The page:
In the zero-sum game, aggregate gains and losses are either more or less than zero, Williams explained at Health Data Management’s Healthcare Analytics Symposium. Suppliers and providers drive the costs of quality to funders, such as insurers. Funders, in turn, transfer risk to other stakeholders via pay-for-performance. But now, all stakeholders, including consumers, are heading toward aggregate losses, he contended. “None of these stakeholders are looking at a bright, positive world.”
Manufacturers faced a similar future until they looked at finding value outside their own organizations and between stakeholders, and now health care must do the same, Williams contended. And the manufacturing industry turned to data analytics to pave the way for more balanced collaboration. Medical device manufacturers, for instance, knew how much product they sold, but not underlying distribution chain inefficiencies or problems that buyers were having with their products--both of which adversely affect revenue.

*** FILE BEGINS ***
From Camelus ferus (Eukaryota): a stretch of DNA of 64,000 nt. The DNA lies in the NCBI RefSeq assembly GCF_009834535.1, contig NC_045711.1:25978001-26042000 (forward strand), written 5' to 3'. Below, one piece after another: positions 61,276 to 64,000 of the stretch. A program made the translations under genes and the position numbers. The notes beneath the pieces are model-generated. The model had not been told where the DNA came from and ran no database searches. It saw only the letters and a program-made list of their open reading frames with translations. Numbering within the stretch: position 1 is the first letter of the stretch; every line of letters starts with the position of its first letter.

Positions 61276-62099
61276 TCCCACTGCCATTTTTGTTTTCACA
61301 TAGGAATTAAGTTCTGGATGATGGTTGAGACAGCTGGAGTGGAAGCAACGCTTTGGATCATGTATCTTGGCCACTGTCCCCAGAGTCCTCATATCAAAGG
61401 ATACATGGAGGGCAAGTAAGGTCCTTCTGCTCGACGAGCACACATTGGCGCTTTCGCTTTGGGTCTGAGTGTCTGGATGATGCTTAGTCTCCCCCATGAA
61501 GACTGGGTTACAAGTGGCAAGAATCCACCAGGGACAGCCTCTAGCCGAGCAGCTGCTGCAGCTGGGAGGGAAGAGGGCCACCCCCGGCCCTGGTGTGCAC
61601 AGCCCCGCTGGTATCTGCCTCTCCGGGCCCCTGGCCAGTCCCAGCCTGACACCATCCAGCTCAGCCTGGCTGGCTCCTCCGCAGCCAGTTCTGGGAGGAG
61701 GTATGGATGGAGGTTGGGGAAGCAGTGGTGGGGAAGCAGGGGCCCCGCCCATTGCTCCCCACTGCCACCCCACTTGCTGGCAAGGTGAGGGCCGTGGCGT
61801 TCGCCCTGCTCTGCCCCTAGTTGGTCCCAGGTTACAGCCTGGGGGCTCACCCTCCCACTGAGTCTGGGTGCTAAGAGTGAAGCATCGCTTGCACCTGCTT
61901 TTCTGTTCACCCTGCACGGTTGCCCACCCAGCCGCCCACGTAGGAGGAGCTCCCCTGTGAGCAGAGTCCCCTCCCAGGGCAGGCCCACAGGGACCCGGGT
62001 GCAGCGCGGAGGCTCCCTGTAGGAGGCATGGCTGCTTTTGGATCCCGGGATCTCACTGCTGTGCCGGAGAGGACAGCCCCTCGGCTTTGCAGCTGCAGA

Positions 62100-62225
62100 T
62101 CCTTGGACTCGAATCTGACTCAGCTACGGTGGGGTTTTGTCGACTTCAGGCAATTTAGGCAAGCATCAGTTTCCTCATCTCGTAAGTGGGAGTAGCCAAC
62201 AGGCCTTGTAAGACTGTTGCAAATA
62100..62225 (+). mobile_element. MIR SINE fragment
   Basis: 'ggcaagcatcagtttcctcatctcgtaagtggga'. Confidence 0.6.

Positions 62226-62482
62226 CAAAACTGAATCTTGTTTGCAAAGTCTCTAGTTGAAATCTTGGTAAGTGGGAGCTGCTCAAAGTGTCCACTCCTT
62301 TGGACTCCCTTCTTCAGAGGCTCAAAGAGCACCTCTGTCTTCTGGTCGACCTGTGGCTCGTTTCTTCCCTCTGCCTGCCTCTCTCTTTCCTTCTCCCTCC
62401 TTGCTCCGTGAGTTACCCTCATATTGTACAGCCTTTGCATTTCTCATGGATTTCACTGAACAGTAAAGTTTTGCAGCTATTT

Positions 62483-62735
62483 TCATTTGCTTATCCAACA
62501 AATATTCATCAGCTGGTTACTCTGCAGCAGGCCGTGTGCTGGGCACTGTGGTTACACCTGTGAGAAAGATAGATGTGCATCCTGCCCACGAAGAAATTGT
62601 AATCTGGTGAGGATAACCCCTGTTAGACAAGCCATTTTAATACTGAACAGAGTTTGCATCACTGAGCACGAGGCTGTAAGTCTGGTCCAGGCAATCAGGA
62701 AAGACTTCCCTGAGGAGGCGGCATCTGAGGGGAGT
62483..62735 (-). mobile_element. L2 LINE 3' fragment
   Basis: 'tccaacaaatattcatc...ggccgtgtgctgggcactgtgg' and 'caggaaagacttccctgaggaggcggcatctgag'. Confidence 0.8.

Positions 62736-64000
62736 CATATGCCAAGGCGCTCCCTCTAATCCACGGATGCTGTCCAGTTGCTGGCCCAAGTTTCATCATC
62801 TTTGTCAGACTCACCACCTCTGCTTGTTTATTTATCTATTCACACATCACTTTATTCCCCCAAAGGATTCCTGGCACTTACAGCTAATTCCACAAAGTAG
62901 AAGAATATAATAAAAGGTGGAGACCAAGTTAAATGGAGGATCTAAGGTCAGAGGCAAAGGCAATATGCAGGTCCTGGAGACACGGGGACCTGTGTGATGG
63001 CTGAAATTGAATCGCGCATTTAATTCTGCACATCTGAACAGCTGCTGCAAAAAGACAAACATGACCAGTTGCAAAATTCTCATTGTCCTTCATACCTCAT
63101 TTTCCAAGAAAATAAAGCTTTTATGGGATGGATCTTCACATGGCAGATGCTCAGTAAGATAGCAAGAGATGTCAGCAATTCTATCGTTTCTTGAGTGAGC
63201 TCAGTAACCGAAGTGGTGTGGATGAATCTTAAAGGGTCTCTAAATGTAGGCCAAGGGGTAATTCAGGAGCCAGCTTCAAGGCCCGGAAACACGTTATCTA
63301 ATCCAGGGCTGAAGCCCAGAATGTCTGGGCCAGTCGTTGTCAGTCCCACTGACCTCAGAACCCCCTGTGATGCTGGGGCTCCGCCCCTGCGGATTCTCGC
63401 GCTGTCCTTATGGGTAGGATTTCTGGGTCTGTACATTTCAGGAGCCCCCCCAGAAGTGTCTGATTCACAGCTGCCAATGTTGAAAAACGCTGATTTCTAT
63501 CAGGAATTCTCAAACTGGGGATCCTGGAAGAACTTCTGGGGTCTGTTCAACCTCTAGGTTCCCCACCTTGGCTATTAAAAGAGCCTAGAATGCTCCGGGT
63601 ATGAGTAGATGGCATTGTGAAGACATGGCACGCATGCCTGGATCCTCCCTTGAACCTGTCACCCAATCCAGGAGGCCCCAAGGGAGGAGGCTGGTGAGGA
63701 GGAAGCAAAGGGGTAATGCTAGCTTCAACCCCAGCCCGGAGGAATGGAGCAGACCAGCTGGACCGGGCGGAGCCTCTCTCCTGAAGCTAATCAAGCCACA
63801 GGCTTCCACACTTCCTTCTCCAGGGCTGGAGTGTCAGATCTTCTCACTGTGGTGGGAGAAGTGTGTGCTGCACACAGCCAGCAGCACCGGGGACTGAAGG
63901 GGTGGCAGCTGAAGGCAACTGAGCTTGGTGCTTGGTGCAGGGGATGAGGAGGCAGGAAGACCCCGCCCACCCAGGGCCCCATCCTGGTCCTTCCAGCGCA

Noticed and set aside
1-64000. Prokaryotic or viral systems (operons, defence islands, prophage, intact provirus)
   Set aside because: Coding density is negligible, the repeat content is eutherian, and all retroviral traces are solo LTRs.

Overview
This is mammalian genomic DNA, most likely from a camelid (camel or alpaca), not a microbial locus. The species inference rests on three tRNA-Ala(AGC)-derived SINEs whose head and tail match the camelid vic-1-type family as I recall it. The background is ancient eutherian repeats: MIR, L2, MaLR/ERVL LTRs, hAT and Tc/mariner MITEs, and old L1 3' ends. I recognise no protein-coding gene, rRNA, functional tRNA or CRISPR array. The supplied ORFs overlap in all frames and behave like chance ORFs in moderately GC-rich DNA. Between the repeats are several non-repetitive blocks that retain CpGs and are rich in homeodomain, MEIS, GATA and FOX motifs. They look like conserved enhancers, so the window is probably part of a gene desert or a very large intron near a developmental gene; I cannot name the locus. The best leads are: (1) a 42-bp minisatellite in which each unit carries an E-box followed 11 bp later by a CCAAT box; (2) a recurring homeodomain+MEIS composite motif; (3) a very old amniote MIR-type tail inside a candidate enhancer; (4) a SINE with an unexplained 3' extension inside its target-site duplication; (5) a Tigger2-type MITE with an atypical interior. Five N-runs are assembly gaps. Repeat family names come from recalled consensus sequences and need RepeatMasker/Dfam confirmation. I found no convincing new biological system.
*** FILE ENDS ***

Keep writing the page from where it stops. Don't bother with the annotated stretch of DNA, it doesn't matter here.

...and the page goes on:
Analytics helped identify manufacturing issues and solutions, and can do the same in health care, Williams said. Health insurer payment rules, for example, can be analyzed to find bottlenecks in transactions processing that delay reimbursement. The new Office of Information Products and Data Analysis in the Centers for Medicare and Medicaid Services has resources, including government data, to get started, he added.
Along with resource help, providers and other industry stakeholders need to change their mind sets, Williams said. They must seek stakeholder gains, more cross-stakeholder information transparency, and new ways to encourage inter-stakeholder coordination.
This story originally appeared at Health Data Management.
Joseph Goedert is news editor at Health Data Management.